Imagine another persecuted minority playing on false assumptions to divert hostility to his fellows: “We’re both Jews, but *I’m* not a money grubbing miser – so let’s make up a term for “non-miserly Jew” and I’ll insist I be known as that.”

    It’s a false distinction. It’s imprecise. It not only fails to correctly identify the adherant as an atheist, it makes (other) atheists sound like pig-headed idiots – which helps no-one. Sure, there probably are atheists who are pig headed idiots, but it’s not what atheism means.

  65. #65 John Pieret
    November 2, 2006

    [D]o I believe I exist? Yes. I have a great many experiences which have convinced me I do.

    So you tell me. Millions and millions of people tell me that they have had similarly personal experiences that convince them that there is a god as surely as you are convinced that there is a you. Why should I not accept that as at least some evidence of such a god in the same way that I accept your claims of experience as some evidence of your existence?

  66. #66 SmellyTerror
    November 2, 2006

    John, I’m talking about the difference between an atheist and an agnostic. Neither group has experienced anything to convince them there is a god – otherwise they wouldn’t be agnostic or atheist, would they?

    The possibility of a god is also something they both agree on. There might be one (or lots), we just haven’t had any reason to think there *is*, and until such evidence comes to light it is fair to act on the assumption there is no god. It’s not like an atheist is unable to see all those believers, just the same as an agnostic, but both the atheist and the agnostic agree that they themselves do not – at present – also believe in that god, despite any “evidence” that widepsread belief in god might suggest.

    The idea that all those people of faith *may possibly* be onto something is not something the agnostics have a monopoly on. Again, there is no difference in viewpoint here.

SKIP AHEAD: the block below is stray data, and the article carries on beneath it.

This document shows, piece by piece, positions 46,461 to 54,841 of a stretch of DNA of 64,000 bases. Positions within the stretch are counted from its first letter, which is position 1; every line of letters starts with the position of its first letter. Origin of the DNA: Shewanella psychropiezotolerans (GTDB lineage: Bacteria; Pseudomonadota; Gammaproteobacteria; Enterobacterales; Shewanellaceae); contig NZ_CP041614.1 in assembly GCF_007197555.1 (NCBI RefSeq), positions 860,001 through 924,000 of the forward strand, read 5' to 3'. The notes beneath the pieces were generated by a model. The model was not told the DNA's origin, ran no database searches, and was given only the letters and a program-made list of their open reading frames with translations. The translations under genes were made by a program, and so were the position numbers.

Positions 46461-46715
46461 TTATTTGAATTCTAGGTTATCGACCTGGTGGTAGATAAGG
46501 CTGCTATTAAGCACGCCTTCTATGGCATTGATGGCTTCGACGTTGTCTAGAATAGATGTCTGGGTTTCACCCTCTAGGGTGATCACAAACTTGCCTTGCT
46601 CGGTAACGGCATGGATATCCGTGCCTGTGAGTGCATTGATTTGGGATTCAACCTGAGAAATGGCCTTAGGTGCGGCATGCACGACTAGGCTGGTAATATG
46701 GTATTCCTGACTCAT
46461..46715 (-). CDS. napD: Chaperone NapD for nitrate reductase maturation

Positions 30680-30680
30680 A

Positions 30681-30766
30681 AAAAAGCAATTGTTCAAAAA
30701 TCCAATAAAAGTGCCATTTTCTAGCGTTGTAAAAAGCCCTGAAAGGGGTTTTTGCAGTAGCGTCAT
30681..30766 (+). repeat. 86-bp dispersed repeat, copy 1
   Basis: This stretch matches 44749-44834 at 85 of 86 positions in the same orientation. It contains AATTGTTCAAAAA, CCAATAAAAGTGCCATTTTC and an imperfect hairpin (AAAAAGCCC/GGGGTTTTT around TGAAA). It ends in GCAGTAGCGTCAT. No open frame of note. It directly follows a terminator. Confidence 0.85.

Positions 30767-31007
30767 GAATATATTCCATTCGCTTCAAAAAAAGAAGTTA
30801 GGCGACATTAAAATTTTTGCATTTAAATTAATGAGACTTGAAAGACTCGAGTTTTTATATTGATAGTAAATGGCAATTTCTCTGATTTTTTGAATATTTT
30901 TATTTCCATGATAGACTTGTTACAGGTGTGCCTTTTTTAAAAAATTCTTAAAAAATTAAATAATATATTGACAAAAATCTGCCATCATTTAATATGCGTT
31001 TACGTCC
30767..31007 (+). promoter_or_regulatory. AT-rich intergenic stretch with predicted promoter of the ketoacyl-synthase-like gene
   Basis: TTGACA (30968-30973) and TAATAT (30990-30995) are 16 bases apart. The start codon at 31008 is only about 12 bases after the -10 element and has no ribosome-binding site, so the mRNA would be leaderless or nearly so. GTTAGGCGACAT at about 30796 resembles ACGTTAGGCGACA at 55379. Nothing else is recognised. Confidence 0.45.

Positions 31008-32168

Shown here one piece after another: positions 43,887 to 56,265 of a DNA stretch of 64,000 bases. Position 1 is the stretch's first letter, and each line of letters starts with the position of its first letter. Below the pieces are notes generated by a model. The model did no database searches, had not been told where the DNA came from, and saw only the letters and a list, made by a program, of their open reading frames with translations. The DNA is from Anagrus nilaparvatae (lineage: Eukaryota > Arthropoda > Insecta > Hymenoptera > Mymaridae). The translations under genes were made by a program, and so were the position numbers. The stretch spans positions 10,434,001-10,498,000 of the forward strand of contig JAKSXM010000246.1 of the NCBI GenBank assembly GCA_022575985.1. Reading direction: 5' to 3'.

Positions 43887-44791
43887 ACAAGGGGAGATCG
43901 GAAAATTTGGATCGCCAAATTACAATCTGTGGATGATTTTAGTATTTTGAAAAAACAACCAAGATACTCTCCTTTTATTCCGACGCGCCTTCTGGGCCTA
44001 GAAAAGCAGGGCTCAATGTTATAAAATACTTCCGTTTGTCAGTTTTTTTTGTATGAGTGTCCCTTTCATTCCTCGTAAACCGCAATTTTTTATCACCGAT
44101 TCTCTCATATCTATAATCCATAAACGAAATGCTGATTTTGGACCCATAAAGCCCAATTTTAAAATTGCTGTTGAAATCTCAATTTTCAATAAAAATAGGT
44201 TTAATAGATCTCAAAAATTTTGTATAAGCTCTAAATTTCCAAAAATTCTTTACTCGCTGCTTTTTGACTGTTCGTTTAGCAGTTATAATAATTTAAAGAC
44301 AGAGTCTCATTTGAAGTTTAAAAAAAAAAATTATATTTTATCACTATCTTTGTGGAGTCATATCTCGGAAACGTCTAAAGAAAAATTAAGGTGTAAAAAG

Whether or not we are right to dismiss god – or to believe in our own existence – is another discussion althogether.

  67. #67 John Pieret
    November 3, 2006

    I am also talking about the difference between an atheist and an agnostic. An atheist (of your flavor — all these terms are used by people to mean different things) focuses on the lack of evidence for a god and an agnostic (of mine and, I think, Wilkins’ flavor) ask ‘What is evidence?’

    If you want to dismiss that difference we can just take Dawkins’ point that we are all atheists about most gods and declare everyone to be an atheist and make the term utterly meaningless.

    As Darwin noted, defining the diference between a variety and a species can be difficult but species still come to be tolerably well-defined.

    More importantly, perhaps, the organisms know their own and I am not an atheist.

  68. #68 SmellyTerror
    November 3, 2006

    So you’re saying that atheists don’t bother to ask what the evidence is, they just refuse to even consider the possibility?

    That’s flat out wrong, and even a little insulting. It is exactly the lack of evidence that prevents atheists – and agnostics – from believing in the existence of god. They are exactly the same!

    If that’s what you think of as the difference between atheists and agnostics, then *again* they are the same. The whole concept of agnosticism seems to exist separate only from some strange, straw-man parody of atheism.

    So one person focuses on the lack of evidence, and the other asks what the evidence is…? Abuh? When the answer to the question “what’s the evidence?” is still evidently
    “not enough” (you wouldn’t be agnostic if it was enough), then aren’t you doing the exact same thing? The entire position of agnosticicm REQUIRES that there is not enough evidence – so how are you *not* focusing on the lack of evidence?

    Hell, how can atheists actually focus on a lack of evidence if they never asked what the evidence was in the first place???


    …and as I understand it, the point made about believers in “one true gods” being atheists minus one god is a good one, and not meaningless at all. Most believers see all the other religions and reject them. They see them as the silly supersticions of deluded people – in fact agree completely with any atheist about every single religion on earth, hundreds, even thousands of religions… except their own. Just as all those other religions think the same about their’s.

    So if you can see evidence X for theory Y and reject it, over and over and over, to suddenly accept it the same evidence X for your own identical theory Y is just silly.

    And it works! It’s not perfect, but it can open eyes. I talk to my local Mormon and Catholic door knockers. A line of conversation can go like this:

    Me: So you don’t believe in Zues?

    Elder Bill: No.

    Me: Or Odin or Osiris or any of that lot?

    EB: No!

    Me: All silly supersticions, right, deluded folk just trying to explain the world as best they can, right? And maybe getting scammed by their priests…

    EB: Yeah.

    Me: Hindus, wrong. Presperterians, wrong. Catholics, wrong. All of these thousands of religions, over thousands of years, wrong.